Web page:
A cloud of soft meringue light as air covers a sweet pineapple cream underneath. Delicious still warm from the oven, or cold the next day. Good enough to serve to dinner guests, or as a family treat that won’t break the calorie budget.
I remember this dessert from my grandmother’s kitchen in Wales. It came from a really old falling apart recipe book that she said had come free with a bag of flour! This is an old fashioned British school pudding that to me is timeless, and I was overjoyed to discover that my version was pretty low in calories! You’ll see that I do use some regular white sugar in the meringue – it’s not off limits when you’re calorie counting! – and I feel that in meringue, using sweetener can give you that slightly fake taste and texture that I always look to avoid.
We used to have one big pudding that would serve the whole family, but I prefer these individual ones because a) you can control the portion size, b) they look quite elegant this way, and c) it’s nice to feel you don’t have to share!!
First, into a measuring jug drain the juice from the tin of crushed pineapple (you should get about half a cup if juice), set both aside for later. Preheat the oven to 175C / 350F.
In a non stick saucepan, melt the butter and remove it from the heat before it bubbles. Mix in the flour, then return to a medium-low heat to cook, stirring constantly. You don’t want the mixture to brown at all, imagine you’re trying to “dry it out”, so keep breaking it up and moving it around the pot till it almost gets a bit white at its edges. Remove from the heat and keep stirring till it cools off a little (remember, no browning wanted!)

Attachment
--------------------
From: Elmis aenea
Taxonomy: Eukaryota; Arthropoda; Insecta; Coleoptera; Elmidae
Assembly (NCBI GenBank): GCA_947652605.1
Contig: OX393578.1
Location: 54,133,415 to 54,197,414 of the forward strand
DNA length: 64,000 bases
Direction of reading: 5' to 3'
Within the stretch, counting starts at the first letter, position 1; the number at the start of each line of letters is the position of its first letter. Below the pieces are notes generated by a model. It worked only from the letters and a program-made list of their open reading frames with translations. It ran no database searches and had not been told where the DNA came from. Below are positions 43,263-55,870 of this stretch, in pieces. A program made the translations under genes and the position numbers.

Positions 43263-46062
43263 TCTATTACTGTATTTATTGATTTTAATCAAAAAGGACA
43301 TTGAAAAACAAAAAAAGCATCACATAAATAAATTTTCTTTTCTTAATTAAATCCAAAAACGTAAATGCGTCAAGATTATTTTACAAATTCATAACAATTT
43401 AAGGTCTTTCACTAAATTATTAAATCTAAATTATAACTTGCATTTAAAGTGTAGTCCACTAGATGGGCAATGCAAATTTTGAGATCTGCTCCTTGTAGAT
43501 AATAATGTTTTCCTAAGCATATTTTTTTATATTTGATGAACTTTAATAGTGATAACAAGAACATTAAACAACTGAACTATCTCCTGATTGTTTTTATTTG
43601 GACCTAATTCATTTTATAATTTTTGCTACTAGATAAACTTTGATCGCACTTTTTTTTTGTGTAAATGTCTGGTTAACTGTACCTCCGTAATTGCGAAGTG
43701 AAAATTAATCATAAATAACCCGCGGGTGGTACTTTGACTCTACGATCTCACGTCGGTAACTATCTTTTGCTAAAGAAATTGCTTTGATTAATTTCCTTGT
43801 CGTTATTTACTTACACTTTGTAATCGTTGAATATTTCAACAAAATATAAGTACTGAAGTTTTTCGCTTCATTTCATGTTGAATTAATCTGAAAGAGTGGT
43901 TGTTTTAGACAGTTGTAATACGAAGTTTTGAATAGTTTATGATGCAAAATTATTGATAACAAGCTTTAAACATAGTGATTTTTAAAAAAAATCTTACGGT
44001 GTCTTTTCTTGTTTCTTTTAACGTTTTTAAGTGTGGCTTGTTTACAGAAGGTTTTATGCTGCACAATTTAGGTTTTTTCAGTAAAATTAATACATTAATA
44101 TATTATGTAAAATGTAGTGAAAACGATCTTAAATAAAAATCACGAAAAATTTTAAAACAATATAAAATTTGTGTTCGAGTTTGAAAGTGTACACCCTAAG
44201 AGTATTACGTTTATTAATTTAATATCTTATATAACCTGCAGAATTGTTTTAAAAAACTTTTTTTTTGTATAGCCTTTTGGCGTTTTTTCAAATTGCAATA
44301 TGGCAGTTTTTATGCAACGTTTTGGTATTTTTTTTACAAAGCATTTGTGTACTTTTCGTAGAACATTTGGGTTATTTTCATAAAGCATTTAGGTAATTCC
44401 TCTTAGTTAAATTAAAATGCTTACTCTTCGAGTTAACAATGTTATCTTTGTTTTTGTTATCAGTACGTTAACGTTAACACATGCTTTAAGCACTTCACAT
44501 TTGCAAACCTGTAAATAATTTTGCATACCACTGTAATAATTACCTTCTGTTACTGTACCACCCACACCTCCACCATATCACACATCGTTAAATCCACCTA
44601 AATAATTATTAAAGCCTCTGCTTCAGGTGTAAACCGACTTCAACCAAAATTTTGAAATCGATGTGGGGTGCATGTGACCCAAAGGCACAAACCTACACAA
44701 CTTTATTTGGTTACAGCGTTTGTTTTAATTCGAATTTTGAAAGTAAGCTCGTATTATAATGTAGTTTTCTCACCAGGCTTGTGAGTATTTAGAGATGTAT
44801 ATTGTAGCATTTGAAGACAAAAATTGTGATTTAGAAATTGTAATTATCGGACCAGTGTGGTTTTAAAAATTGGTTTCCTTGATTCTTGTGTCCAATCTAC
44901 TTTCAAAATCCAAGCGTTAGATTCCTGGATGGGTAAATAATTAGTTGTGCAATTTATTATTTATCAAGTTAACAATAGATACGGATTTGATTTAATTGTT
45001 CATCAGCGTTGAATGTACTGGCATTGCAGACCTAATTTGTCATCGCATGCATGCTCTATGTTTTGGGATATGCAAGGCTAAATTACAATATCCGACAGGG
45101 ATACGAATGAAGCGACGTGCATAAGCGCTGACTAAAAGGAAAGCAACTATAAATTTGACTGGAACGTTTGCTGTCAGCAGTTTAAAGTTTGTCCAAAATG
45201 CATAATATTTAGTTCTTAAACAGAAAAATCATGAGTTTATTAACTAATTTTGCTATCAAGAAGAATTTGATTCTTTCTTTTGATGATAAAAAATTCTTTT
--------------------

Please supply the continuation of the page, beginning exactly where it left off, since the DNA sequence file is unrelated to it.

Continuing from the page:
Now take the jug of pineapple juice and add in skimmed milk to make it up to 1.5 cups of liquid. Add a small amount of milk to the saucepan, and blend it in really well working out any lumps. You may need to use a whisk. Keep adding the milk slowly and blending it in to the roux. When all the milk is incorporated, return to a gentle heat, stirring all the time until the roux thickens to coat the back of a spoon.
When the white sauce is very thick – thick enough to leave a trail in the bottom of the pan when you drag the spoon through it – remove from the heat and tip in the pineapple. Mix it through well, and now it’s time to taste it before adding 1 or 2 teaspoons of sweetener to taste. I would suggest two would be the maximum you’d want to add – don’t forget that you’ll be adding a sweet meringue to the top as well. We prefer the cream to be not too sweet at all, taking the sweetness more from the pineapple. Now divide the cream between 4 oven-safe ramekins and place them on a baking tray.
Now its time to make the meringue topping. In a large mixing bowl, put 70g of egg whites. I used egg whites from a carton, because I had some to hand and it meant not wasting a yolk. In my grandmother’s recipe, she’d add the yolk to the pineapple cream for added richness, but you won’t miss it if it’s not there, and I’d rather not increase the calorie count. Whisk the egg whites till they’re foamy and have doubled in volume. Now sprinkle over 2 teaspoons of regular white sugar a little at a time, whisking between each addition. When stable peaks have formed, and the meringue is glossy, divide it on top of the 4 pudding bowls. Gently spread it to the edges and use the spoon to shape peaks in the top. Sprinkle over half a teaspoon of regular white sugar between the four puddings (literally a tiny pinch of sugar on each is sufficient).